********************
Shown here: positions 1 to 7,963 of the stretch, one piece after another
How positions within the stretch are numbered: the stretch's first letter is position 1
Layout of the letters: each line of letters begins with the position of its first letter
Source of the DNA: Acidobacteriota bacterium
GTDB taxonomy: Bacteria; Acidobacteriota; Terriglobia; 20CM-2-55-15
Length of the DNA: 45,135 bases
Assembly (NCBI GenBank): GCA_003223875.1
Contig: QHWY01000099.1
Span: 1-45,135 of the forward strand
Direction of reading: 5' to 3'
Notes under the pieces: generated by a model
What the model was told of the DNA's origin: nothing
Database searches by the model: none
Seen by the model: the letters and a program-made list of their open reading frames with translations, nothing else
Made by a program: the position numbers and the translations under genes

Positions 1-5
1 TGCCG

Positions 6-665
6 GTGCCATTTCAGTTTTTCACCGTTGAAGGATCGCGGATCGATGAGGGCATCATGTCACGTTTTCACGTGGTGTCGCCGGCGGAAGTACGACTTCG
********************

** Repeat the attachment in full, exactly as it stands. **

Shown here: positions 1 to 7,963 of the stretch, one piece after another
How positions within the stretch are numbered: the stretch's first letter is position 1
Layout of the letters: each line of letters begins with the position of its first letter
Source of the DNA: Acidobacteriota bacterium
GTDB taxonomy: Bacteria; Acidobacteriota; Terriglobia; 20CM-2-55-15
Length of the DNA: 45,135 bases
Assembly (NCBI GenBank): GCA_003223875.1
Contig: QHWY01000099.1
Span: 1-45,135 of the forward strand
Direction of reading: 5' to 3'
Notes under the pieces: generated by a model
What the model was told of the DNA's origin: nothing
Database searches by the model: none
Seen by the model: the letters and a program-made list of their open reading frames with translations, nothing else
Made by a program: the position numbers and the translations under genes

Positions 1-5
1 TGCCG

Positions 6-665
6 GTGCCATTTCAGTTTTTCACCGTTGAAGGATCGCGGATCGATGAGGGCATCATGTCACGTTTTCACGTGGTGTCGCCGGCGGAAGTACGACTTCG